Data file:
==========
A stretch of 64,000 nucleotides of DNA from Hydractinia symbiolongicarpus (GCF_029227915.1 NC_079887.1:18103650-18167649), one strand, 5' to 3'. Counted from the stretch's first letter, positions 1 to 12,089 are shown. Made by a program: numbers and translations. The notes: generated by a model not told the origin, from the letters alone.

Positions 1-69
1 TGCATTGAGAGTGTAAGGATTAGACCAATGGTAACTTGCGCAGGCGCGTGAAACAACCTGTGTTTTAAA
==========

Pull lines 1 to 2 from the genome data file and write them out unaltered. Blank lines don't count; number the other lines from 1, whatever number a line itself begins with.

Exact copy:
A stretch of 64,000 nucleotides of DNA from Hydractinia symbiolongicarpus (GCF_029227915.1 NC_079887.1:18103650-18167649), one strand, 5' to 3'. Counted from the stretch's first letter, positions 1 to 12,089 are shown. Made by a program: numbers and translations. The notes: generated by a model not told the origin, from the letters alone.

Positions 1-69